Sunday, June 23, 2024
HomeCOVID-19Are we surrendering liberty for a spook?

Are we surrendering liberty for a spook?


LAST night’s announcement by the Prime Minister was shocking: The UK is now a police state.

Earlier in the evening, I watched a German interview with infectious disease specialist Professor Sucharit Bhakdi, head of the Institute for Medical Microbiology at the Johannes Gutenberg University of Mainz, who describes similar measures in Germany and around the world as ‘self-destruction and collective suicide because of nothing but a spook’. Have we in Britain just surrendered our liberties over a spook?

Dr Bhakdi makes some fascinating observations. He asks what China and Italy have in common, and answers: Horrific air pollution. Northern Italy has the worst air pollution in Europe, he explains, and after years of breathing it, the elderly have developed respiratory problems: ‘Northern Italy is the China of Europe.’

He explains further that in nearly all Covid-19-related fatalities, there are accompanying health issues. There were already many deaths per day of people infected with a type of coronavirus other than Covid-19, he continues, and what all the current efforts by governments around the world amount to is merely an attempt to prevent the specific coronavirus, Covid-19, from replacing other types of coronavirus as the new bedfellow of those other health issues.

The worst-case predictions for Covid-19 don’t threaten a massive increase over the current coronavirus situation – we just don’t talk of the thousands of annual ‘corona-deaths’. In short, the people who have died and were infected with Covid-19 didn’t necessarily die of Covid-19. As with other types of coronavirus, it’s more complicated than that. The question is, in how many of the Covid-19 fatalities is Covid-19 the actual cause of death?

In a scenario with so many unknowns, how can it be justified to enforce a lockdown? What will result from shutting down the economy? If unemployment rises dramatically, which it almost certainly will, crime will rise along with it. (I, for one, would rather get coronavirus than be a victim of violent crime.)

Suicides will increase – the mental state of many lonely individuals who may now have lost whatever gives them purpose in life is going to deteriorate rapidly. Families with dysfunctional or dangerous relationships will begin to collapse. Drug use will rise.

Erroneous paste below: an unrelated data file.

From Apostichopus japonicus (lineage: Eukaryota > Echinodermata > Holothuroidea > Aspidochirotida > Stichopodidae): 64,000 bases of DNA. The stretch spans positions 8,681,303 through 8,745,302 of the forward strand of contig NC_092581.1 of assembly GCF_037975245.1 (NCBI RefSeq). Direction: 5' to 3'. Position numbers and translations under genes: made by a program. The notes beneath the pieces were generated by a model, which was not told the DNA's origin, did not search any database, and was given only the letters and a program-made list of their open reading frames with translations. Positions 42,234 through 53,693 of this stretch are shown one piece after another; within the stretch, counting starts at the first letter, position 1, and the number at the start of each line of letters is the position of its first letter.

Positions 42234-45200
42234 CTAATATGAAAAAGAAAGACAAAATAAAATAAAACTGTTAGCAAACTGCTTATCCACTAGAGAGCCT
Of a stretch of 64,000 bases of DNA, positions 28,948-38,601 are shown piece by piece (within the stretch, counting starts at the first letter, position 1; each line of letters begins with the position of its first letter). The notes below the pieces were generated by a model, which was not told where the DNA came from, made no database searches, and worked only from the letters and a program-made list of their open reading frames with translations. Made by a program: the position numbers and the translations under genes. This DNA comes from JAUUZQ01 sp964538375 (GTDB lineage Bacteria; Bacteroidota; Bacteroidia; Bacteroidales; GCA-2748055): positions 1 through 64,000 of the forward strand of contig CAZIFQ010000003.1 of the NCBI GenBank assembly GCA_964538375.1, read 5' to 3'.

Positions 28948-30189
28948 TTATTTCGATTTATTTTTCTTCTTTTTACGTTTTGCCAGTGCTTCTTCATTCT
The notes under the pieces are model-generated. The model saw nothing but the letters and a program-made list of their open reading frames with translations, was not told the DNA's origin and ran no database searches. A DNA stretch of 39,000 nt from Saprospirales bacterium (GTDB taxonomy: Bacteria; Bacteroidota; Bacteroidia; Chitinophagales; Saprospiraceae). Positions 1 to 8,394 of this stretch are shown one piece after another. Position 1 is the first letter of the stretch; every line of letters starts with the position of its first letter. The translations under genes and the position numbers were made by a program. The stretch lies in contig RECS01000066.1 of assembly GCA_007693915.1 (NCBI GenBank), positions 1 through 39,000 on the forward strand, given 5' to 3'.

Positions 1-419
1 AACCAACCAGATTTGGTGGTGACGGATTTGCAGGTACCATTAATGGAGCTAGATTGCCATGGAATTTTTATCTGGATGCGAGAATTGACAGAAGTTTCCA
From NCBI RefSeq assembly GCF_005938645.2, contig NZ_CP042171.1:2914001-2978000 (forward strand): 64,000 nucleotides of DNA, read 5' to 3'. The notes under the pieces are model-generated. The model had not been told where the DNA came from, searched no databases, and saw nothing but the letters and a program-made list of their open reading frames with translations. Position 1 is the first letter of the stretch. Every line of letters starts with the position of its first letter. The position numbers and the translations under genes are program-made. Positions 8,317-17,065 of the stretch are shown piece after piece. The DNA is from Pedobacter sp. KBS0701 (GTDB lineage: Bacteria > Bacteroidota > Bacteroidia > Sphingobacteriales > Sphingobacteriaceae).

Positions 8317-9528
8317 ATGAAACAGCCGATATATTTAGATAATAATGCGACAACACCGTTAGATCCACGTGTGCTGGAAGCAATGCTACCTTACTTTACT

The elderly we are purporting to try to protect are already living a worse quality of life through isolation – how will that affect their life expectancy? An economic depression will bring pain and death which may vastly outweigh the current pandemic crisis. And once draconian restrictions are lifted, who’s to say the pandemic won’t pick up where it left off?

One of the reasons the UK preferred mitigation as a strategy in the first place is that it didn’t require the Government to take authoritarian measures. It’s a pretty big deal to do that outside of war. On the other hand, it’s no surprise that an authoritarian government such as China can better suppress an epidemic than a free democracy. China already monitors everything its people do. In Britain, I’d like to think we have more liberty than that. 

But liberty is what the Government has just taken from us. One hears talk about individual rights all the time, but what about individual liberties? As former UK Supreme Court Justice Jonathan Sumption commented in his BBC Reith Lectures last year, it is ‘one of the supreme ironies of modern life: We have expanded the range of individual rights while at the same time drastically curtailing the scope for individual choice.’

We’ve already got into the habit of letting the state make serious decisions for us. We’ve been laying the groundwork for this moment for decades. And after we’ve surrendered our liberties to the state, what will the state do?

The horrors of the Second World War prompted the creation of the UN Charter, the International Court of Justice, the EU, the European Convention on Human Rights, the European Court of Justice, and many other supranational institutions. 

These were all well-intentioned, designed to protect individual rights and prevent international conflict, but in practice they become usurpers of national sovereignty, lacking democratic legitimacy. Is it unreasonable to suggest that the Covid-19 crisis will result in yet more expanded and far-reaching supranational institutions that dictate to the nations how to govern? 

Nations surrender their sovereignty to world institutions as individuals and families surrender their liberty to the state. All in the name of resolving a crisis, keeping peace, and protecting rights – the higher and further removed from the individual the better.

The cost is individual liberty. What will be next? Already some are advocating the same authoritarian measures to deal with climate change. And if that’s as serious a crisis as many argue, why not? 

Then again, mightn’t that also be a spook? This is a bad precedent. 

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Andrew Mahon
Andrew Mahon
Andrew Mahon is a Canadian-British writer based in London. He is the author of Don't go to University: A decision-making guide for young adults without a plan.

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